Production’s 2 casts honor this musical favorite
By Peter Jacobi
For decades, when the Jacobs School added two summer productions to its annual opera season, one spot was reserved for a musical. In recent years, with the disappearance of summer activity, musicals have invaded the fall-to-spring lineup.
The stated argument, and it is an appropriate one, goes this way: We have vocal students whose voices and dramatic talents are more likely to lead them professionally toward musicals than opera, and we must give them the needed exposure and experience. Rarely brought up, but surely a factor, is that inclusion of musicals is good for strained budgets. A number of musicals continue to prove themselves as popular choices; they attract ticket buyers.
“South Pacific” certainly is proving to be an attraction for many. Friday and Saturday audiences in the Musical Arts Center were healthily large. An extra Sunday matinee brought additional fans, and ticket sales for the concluding performances next Friday and Saturday have been strong. As for this Rodgers and Hammerstein favorite being invasive in a lineup of operas, well, it deserves to be, particularly when the product is as entertaining and well put together as is Indiana University’s Opera Theater’s current revival. Quality makes this “South Pacific” a welcome part of the season.
The musical has breeding. It is based on a collection of stories by James Michener, “Tales of the South Pacific,” that earned a Pulitzer Prize in Fiction. Later, Rodgers and Hammerstein’s Broadway show piece won the Pulitzer Prize in Drama. So, the content, the story, is worthy as a reminder of another critical time in our history, the World War II years. And Richard Rodgers’ score, to which Oscar Hammerstein added such clever lyrics, remains a wonder, containing as it does a profusion of songs both pertinent for the story and delightful to listen to.
The production’s two casts, industrious and talented, honor the musical. So does the Walter Huff- trained chorus assigned to portray Seabees and nurses. So does the University Orchestra in the pit, sounding far better than a large percentage of professional theater orchestras. All matters musical have received careful attention from music director and conductor Constantine Kitsopoulos, a returning guest who on each visit seems to understand how to get the best out of young musicians.
To work with the singers, soloists and chorus, to have them become individuals in the story and integrated as an ensemble of players, the powers that be assigned Vincent Liotta who, since he joined the Jacobs faculty 20 years ago, has stage directed more than 50 productions here. He has always brought to his work not only knowledge of the theater and all musical extensions of it, not only an inherent skill at enhancing singers’ acting abilities, but an abiding enthusiasm and loving devotion to thus serve each work on that long list of operas, operettas and musicals.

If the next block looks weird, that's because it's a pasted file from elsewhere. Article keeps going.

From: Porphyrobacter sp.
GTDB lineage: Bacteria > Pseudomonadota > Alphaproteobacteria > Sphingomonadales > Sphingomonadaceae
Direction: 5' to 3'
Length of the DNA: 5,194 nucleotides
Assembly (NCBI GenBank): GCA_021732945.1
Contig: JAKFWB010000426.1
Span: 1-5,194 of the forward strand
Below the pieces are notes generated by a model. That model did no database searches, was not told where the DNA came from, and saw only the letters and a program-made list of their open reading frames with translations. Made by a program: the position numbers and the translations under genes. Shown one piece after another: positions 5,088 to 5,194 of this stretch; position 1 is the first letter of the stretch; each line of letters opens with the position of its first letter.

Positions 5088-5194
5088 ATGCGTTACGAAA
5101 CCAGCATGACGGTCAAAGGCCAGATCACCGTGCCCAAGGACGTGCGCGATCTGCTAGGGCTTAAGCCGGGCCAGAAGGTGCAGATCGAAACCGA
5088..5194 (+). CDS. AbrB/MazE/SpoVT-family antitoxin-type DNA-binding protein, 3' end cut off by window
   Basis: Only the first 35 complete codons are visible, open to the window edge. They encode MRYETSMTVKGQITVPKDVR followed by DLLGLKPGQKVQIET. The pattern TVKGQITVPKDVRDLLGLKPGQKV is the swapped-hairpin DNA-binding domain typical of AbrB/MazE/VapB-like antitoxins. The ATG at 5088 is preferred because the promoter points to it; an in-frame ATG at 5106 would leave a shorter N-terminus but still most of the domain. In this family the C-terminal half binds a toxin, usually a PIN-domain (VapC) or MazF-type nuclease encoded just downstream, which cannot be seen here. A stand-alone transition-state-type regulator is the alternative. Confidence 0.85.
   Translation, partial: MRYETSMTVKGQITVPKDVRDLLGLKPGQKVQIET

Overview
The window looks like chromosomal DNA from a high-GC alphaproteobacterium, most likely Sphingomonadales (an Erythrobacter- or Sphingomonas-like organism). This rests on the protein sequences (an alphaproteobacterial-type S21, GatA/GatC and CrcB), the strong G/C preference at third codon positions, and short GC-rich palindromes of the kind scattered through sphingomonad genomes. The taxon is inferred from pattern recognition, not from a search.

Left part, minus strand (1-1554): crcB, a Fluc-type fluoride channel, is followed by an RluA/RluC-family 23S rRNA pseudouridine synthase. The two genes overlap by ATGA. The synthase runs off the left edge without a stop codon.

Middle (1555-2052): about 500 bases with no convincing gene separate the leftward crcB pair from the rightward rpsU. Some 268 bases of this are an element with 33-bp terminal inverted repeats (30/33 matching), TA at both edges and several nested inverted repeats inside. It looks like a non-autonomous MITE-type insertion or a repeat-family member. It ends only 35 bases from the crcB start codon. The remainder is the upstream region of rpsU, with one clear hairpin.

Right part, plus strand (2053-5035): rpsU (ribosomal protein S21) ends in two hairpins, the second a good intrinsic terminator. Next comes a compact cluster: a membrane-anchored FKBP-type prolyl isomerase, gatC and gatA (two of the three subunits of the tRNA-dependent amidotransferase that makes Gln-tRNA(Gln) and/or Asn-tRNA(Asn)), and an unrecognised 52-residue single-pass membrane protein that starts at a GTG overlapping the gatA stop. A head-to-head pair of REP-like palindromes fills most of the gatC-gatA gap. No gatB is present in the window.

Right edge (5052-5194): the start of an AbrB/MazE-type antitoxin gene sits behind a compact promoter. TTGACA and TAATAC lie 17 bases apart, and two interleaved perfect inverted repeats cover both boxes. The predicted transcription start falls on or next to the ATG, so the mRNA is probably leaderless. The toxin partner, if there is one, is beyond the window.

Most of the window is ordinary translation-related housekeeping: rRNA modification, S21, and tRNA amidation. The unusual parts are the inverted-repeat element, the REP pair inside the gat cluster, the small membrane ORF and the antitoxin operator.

Officially, “South Pacific” is the last of those assignments. He’s retiring. He’s retiring on a high note. As theater, the “South Pacific” on view is most effective; it is funny and poignant, romantic and a part realistic-part nostalgic return to the past. As one watches, one feels that the actors have come to inhabit their roles. Someone has led them to that level of involvement; it is Vince Liotta.
“South Pacific” tells two love stories. One — involving the nurse Nellie Forbush and French emigre planter Emile de Becque — ends happily, despite a problem of race brought on by the presence of his two children, birthed by a Polynesian woman. Two sopranos, Kayla Eilers on Friday and Jessamyn Anderson on Saturday, gave Nellie the vocal thrust and ebullient personality to belt “I’m Gonna Wash That Man Right Out of My Hair” and so much more.
Two fine, mellow-voiced baritones, Bruno Sandes and Johann Schram Reed, made the mature de Becque a sympathetic figure. The two were excellent choices and sang beautifully Emile’s romantic anthem, “Some Enchanted Evening.”
The other love affair, between Marine Lt. Joseph Cable (Rafael Campos Salles and James Reynolds) and the island girl Liat (Meadow Nguy and Marianthi Hatzis) does not end happily. Cable’s death, while on a military mission, destroys the liaison. Their scenes contain the passions of youth.
Eileen Jennings and Marlen Nahhas offer tours de force as Bloody Mary, an island native, Liat’s mother, and — as in the best productions — a scene stealer. Luther Billis, a Seabee cutup, obtains personality from baritones Scott Stauffer and Evan Forbes. As de Becque’s children, Nathaniel Cox-Thurmond and Marielle Berin steal hearts when they appear.
The new physical production by William Forrester features moving parts that comfortably and quickly make scenic changes possible. Pleasant to look at, they’ve been effectively lit by Patrick Mero. Linda Pisano has contributed the costume designs with, as usual, a keen eye for historical validity. A sound engineer, Julie Randolph Sloan, amplified music and talk adroitly, even though a few of the performers should have been told to speak louder.
© Herald Times 2015